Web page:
Lee Yoo Bi - The Big Issue Magazine Vol.55

Predators and Prey

"There is another story about Narcissus, less popular indeed than the other, but not without some support. It is said that Narcissus had a twin sister; they were exactly alike in appearance, their hair was the same, they wore similar clothes, and went hunting together. The story goes on that…

F. Scott Fitzgerald, The Great Gatsby (x)

The boy-king Ronnel Arryn and his mother Sharra Arryn, his Queen Regent, had ruled over the Kingdom of the Vale during the War of Conquest. Sharra was considered one of the most beautiful women of Westeros. When Aegon sought to conquer the Seven Kingdoms, she offered him her hand in marriage if he would declare Ronnel his heir. He refused, and in the battles that came after, Sharra stood firm. The Arryn fleet won against Targaryen ships at the Battle of Gulltown. In retaliation, Aegon sent his sister-wife Visenya. Riding Vhagar, her dragon, Visenya burned the Arryn fleet at anchor. Sharra refused to bend the knee. She amassed the strength of the Vale at the Bloody Gate, expecting an onslaught from the Targaryens. However, defeat was not in blood but in coercion: through the boy-king himself. With the army diverted from the Eyrie, Visenya flew Vhagar into the very heart of the stronghold. Sharra returned to her son sitting on Visenya’s lap, enchanted by the sight of Vhagar in the courtyard. Sharra bent the knee, and the Eyrie fell without a fight.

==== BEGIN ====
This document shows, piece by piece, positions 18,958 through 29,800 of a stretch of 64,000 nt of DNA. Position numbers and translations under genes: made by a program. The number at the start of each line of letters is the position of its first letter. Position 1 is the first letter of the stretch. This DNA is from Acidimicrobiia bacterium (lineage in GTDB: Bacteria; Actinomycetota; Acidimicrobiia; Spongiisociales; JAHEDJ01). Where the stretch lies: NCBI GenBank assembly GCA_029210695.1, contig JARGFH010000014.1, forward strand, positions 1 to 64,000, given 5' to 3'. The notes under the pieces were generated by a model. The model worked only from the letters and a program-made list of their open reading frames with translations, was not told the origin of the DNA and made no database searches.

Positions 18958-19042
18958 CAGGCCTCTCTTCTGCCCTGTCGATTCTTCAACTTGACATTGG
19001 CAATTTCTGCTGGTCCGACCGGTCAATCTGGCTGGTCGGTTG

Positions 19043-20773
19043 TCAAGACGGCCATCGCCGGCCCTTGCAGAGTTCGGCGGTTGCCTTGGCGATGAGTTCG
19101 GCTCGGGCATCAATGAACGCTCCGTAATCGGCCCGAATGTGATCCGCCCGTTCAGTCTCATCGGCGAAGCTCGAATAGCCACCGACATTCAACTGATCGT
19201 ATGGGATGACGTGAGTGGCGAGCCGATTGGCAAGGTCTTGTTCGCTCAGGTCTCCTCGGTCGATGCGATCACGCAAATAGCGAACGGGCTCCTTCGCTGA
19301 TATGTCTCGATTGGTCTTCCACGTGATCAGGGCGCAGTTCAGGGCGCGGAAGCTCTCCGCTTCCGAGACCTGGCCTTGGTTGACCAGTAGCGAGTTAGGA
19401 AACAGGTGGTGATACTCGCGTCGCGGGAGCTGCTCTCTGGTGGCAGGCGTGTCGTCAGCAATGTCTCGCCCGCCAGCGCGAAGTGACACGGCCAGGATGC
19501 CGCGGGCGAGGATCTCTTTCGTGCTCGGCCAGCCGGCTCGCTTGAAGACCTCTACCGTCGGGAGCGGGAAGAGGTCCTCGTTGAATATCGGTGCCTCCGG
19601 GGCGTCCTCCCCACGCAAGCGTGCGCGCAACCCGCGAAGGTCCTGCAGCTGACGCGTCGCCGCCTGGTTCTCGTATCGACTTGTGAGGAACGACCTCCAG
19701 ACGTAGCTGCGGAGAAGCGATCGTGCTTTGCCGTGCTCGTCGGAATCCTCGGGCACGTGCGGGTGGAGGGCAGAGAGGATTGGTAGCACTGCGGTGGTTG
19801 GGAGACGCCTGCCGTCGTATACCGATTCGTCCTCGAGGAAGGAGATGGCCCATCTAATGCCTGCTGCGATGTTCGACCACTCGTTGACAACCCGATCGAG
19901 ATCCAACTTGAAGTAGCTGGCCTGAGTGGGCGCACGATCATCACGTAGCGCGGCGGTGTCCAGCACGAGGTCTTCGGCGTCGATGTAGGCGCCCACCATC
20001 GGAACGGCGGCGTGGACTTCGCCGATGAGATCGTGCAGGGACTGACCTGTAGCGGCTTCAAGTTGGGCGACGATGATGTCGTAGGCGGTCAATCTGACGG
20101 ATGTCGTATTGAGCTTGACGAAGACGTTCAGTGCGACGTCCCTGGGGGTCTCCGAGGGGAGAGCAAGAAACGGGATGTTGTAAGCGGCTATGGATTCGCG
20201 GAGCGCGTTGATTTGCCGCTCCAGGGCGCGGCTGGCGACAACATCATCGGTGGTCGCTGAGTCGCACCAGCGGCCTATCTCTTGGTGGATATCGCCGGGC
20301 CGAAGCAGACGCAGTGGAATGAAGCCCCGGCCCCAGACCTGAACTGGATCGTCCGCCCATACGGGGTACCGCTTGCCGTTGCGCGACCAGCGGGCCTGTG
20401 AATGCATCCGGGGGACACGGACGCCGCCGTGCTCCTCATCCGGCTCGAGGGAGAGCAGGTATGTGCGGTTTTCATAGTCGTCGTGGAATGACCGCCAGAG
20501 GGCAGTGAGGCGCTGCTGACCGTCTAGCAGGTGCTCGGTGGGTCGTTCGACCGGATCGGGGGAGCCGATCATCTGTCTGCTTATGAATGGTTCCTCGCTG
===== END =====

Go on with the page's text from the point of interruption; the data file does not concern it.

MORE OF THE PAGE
(with Rosamund Pike as Visenya Targaryen.)

Love’s Shadow (detail) vs Proud Maisie (detail) by Frederick Sandys (1829-1904)

oil on panel, 1867 and pencil and crayon on paper, 1868


“The Old and Dusty World” is a Renaissance-inspired photography series from The Netherlands’ very own Mariska Karto


mythology meme - two of five otp's: tristan and iseult

Tristan and Iseult’s conflict of love and loyalty is one of the classic tales of Western literature; in the Arthurian tradition, their tragic tragectory rivals and complements that of Lancelot and Guinevere. The basic story is one of mis-directed love: Tristan, the heroic nephew of King Mark of Cornwall, is sent to Ireland to escort the Irish king’s daughter, the beautiful Iseult, to Cornwall to become his uncle’s bride. In most versions, it is during the return voyage that Tristan and Iseult accidentally consume a love potion (meant to ensure Iseult’s happiness with Mark) together, and fall in love. Because Iseult’s engagement to Mark cannot be broken, she marries the king despite her love for Tristan, and the two lovers spend the rest of their lives attempting to satisfy their desire for each other without revealing that desire to Mark and the Cornish court. The tale of potion-induced passion has proved irresistable to artists in all media, from literature to visual arts to music, to the point that Wagner’s opera Tristan und Isolde is now more famous than the text on which it is based, the thirteenth century Tristan and Isolde of Gottfried von Strassburg. Virtually all versions of the legend revolve around conflicting themes of romantic love and political loyalty, though no two tellings treat these themes identically.

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